• Electrophysiology: First steps were taken to expand the clinical electrophysiology program in 1981 with the appointment of Thomas Rahilley, but after he was tragically killed in a motor vehicle accident in 1982, Toshio Akiyama went to Chicago for training in basic cardiac electrophysiology with Harry Fozzard, then returned and served in the electrophysiology leadership role. Dr. James Daubert was appointed director of Electrophysiology in 1992. Following Daubert’s appointment there was a dramatic expansion in the activities of this section, which has continued with the appointment of David Huang to direct the program after Daubert left in 2008 to direct Duke University’s program, with support from Spencer Rosero, David Huang and Mehmet Aktas.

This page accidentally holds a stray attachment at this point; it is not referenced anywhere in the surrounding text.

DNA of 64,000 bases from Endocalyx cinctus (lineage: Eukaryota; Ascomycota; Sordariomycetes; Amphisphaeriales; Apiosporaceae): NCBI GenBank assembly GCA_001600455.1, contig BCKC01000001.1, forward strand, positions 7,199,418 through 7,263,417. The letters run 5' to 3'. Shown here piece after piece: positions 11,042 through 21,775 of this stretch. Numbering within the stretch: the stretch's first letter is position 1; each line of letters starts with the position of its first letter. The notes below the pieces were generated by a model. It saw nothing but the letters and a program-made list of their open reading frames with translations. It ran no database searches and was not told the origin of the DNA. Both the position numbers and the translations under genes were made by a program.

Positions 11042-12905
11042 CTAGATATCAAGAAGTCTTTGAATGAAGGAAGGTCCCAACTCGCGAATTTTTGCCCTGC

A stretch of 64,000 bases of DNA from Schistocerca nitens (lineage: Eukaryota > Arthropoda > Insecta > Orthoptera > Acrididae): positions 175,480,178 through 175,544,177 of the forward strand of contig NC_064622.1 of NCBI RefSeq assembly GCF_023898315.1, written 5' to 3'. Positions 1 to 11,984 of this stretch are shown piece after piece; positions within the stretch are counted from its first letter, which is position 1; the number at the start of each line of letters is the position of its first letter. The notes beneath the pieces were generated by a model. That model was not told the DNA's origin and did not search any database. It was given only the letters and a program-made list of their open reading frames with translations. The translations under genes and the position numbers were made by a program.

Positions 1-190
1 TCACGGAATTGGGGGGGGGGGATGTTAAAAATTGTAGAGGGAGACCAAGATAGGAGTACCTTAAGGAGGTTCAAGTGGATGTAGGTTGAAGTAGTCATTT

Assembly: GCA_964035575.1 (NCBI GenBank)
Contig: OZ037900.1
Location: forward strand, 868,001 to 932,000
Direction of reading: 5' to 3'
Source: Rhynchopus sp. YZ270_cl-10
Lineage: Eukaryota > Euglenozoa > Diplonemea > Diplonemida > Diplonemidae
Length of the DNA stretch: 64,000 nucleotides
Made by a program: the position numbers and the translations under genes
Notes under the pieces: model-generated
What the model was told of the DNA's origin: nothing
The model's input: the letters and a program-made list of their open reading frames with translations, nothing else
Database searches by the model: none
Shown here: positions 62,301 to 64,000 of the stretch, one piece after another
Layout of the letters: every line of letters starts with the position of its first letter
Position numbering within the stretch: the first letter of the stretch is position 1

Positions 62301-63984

The Berk-Taubman Era: 1990-2010

After Dr. Hood retired in the late 1990s, two individuals were then recruited who transformed the cardiovascular research program at the University of Rochester Medical Center. First, Bradford C. Berk, M.D., Ph.D., a University of Rochester Medical School graduate, was recruited from the University of Washington where he had been professor of Medicine and director of the NIH Institutional Cardiovascular Research Training Program. He was appointed Paul Yu Chair of Cardiology in 1998. Berk moved up to become chair of Medicine and Dewey Professor in 1999, and Richard Pomerantz served in an interim capacity as unit head.